IDC invests in hardworking New York families in State Senate one-house budget resolution

Senate resolution includes key IDC proposals for infrastructure upgrades,  job growth, affordable housing, college affordability and paid family leave

Albany, NY — As the State Senate Coalition announced its $139.7 billion one-house budget resolution on Wednesday, State Senate Coalition Co-Leader Jeff Klein (D-Bronx/Westchester) and the members of the Independent Democratic Conference unfurled key achievements for New York’s hardworking families.

Paid family leave, a major infrastructure repair and jobs program, affordable housing, aid for working families, help for seniors and a state tax deduction for college loan repayment were chief among the IDC’s “Invest NY” policy proposals to be adopted in the senate’s 2015-16 one-house resolution.

“Once again, I’m proud to deliver for New York State’s hardworking families in this year’s State Senate budget resolution. The IDC knows that investing in New Yorkers is the best way to move this state forward. We put forth concrete ideas that will generate over 135,000 jobs and rebuild infrastructure across the state. While the IDC values hard work, it also recognizes the need for time off from employment in life’s best and worst times. That’s why it’s so important that paid family leave is included in our one-house resolution so that no New Yorker has to choose between their bank account or taking care of a loved one. Most of all, we’re proud that this resolution contains so many of the IDC’s proposals that will aid our seniors, help college students, continue to fund UPK and child care subsidies, develop much needed middle-income housing and rehabilitate the deplorable conditions in  NYCHA developments,” said State Senate Coalition Co-Leader Klein.

“This one-house resolution delivers for the hardworking middle class families throughout New York State. I am pleased that this budget shows our commitment to education by providing $1 billion in Gap Elimination Adjustment relief. I am also glad that this resolution makes upstate infrastructure projects a priority, as well as, addressing many of the concerns of our senior citizens,” said Independent Democratic Conference Deputy Leader David Valesky (D-Oneida).

“The IDC stood up for New York State’s families and successfully fought for an agenda that works for them.  Families will benefit from paid family leave, increased child care funding, college affordability initiatives and middle-class affordable housing plans. The IDC’s robust jobs creation and infrastructure vision will also revitalize our state. This budget addresses the needs of our seniors by reducing costs to those living on fixed incomes and by providing needed services for elderly New Yorkers,” said State Senator Diane Savino (D-Staten Island/Brooklyn).

“The State Senate’s one-house budget resolution provides for New York State’s working families by bringing meaningful property tax relief for homeowners, addressing college affordability issues and helping our seniors afford their utility bills. This budget is an important step toward helping new undergraduates and parents who are paying for college by doubling the tax deduction and credit. I’m also proud of the actions we take in this budget to help our seniors continue to afford to live at home by advancing a proposal to create real relief for seniors paying sky high utility bills,” said State Senator David Carlucci (D-Rockland/Westchester).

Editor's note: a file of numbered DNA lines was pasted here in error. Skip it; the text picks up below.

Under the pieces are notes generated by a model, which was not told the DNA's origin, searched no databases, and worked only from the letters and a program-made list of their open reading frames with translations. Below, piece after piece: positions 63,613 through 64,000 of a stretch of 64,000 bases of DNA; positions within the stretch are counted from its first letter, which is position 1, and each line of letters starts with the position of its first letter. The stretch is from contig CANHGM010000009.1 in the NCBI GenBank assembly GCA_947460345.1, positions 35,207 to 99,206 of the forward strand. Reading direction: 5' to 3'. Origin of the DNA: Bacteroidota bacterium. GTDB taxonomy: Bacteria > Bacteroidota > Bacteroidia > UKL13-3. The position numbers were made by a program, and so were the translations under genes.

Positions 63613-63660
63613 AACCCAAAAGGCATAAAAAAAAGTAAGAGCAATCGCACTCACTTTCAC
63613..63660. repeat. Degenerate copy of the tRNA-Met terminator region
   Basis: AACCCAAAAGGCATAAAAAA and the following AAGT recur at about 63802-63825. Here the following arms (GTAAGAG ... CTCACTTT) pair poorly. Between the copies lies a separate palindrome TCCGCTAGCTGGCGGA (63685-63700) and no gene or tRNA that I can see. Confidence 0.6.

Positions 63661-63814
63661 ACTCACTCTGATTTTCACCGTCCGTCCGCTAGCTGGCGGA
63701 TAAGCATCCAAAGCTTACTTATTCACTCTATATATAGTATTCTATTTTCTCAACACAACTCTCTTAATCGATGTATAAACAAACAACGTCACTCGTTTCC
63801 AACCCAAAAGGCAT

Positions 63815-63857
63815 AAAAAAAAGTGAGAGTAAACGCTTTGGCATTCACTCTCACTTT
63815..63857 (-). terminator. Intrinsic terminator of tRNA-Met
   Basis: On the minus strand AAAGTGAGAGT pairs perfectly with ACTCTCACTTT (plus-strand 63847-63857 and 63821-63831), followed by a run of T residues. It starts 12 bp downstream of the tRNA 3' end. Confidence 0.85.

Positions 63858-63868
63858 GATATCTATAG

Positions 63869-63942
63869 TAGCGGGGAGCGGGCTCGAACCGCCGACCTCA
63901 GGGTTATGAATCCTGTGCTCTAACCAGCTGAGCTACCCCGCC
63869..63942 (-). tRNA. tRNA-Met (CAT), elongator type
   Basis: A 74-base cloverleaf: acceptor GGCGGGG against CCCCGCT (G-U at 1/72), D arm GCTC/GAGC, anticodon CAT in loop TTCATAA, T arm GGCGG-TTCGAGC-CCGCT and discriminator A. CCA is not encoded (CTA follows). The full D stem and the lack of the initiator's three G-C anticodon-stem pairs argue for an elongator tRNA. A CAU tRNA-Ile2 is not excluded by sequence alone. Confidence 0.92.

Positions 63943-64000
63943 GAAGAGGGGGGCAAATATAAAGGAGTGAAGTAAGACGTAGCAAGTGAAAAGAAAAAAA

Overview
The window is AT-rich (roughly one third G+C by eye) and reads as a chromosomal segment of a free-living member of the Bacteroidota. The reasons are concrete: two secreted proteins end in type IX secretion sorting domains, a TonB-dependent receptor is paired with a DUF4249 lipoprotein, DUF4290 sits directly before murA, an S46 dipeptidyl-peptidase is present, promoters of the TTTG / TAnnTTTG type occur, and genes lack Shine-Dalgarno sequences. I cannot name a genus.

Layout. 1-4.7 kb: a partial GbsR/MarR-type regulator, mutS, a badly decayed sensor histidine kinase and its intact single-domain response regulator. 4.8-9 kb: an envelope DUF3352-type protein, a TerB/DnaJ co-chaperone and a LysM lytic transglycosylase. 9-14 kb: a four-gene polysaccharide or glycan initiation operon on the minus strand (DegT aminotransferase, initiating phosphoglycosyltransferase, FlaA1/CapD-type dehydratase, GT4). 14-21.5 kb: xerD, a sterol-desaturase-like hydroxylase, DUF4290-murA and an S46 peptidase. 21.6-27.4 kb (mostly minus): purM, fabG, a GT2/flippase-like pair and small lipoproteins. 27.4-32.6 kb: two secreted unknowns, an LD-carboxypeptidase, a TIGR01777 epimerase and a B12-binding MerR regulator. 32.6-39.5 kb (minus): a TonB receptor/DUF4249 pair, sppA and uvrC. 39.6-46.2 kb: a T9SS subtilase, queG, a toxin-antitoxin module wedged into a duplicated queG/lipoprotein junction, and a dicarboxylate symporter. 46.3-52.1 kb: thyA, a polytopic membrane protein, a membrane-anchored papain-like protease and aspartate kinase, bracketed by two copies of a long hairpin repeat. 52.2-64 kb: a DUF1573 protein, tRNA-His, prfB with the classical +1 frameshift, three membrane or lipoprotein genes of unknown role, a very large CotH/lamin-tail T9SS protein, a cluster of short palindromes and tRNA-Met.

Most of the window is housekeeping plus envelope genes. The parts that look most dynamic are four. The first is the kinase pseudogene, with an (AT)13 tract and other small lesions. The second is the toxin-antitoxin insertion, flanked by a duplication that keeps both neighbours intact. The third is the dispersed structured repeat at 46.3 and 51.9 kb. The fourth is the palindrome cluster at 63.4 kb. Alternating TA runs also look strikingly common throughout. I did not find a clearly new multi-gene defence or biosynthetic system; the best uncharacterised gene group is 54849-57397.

“I’m proud of the State Senate’s one-house budget resolution that delivers so much for New Yorks families. It tackles the growing need for middle class housing and also includes a green building tax credit, which I proposed, to ensure that homeowners could afford to build or upgrade properties with environmentally sound design. I’m thrilled that our seniors, again, with the help of the IDC will be able to live comfortably and affordably in their communities,” said State Senator Tony Avella (D-Bayside).

INVEST NY” and other IDC proposals included in the State Senate one-house include:


Paid family leave, a growing national issue, permits workers up to six-weeks annual leave to tend to a sick relative or bond with a newborn or adopted child. The policy applies to all parents regardless of gender. Paid family leave, subsidized by New York State, comes at no cost to employees or employers in the public or private sectors. When the program is fully implemented, an employee could collect up to 50% of the average weekly wage.


The IDC’s visionary plan to spur job growth and repair crumbling infrastructure throughout the state creates the Empire Public Works revolving loan fund (EPW) and the Community Jobs Program (CJP).

The EPW invests in large, long-term projects to rehabilitate roads, bridges, rail, transit and water and sewer systems.  Projects eligible for financing include the replacement to the Tappan Zee Bridge in the Hudson Valley, along with other projects under the direction of the Metropolitan Transportation Authority (MTA), Upstate Transit Authorities, local governments, state agencies and public authorities. The IDC anticipates the EPW would create 97,000 new jobs.

The IDC’s Community Jobs Program (CJP) focuses on bringing individuals into the workforce who have been marginalized from it or have had trouble entering the workforce. This program finances smaller projects and administers grants as opposed to loans. It would create 41,700 jobs.


Middle-Income Housing

The IDC wants hardworking, middle-class New Yorkers to afford housing throughout the state. In order to create more units of affordable housing for families earning up to 130% of the AMI the Moderate Income Loan program provides capital financing for the construction of units, which must remain affordable for at least thirty years.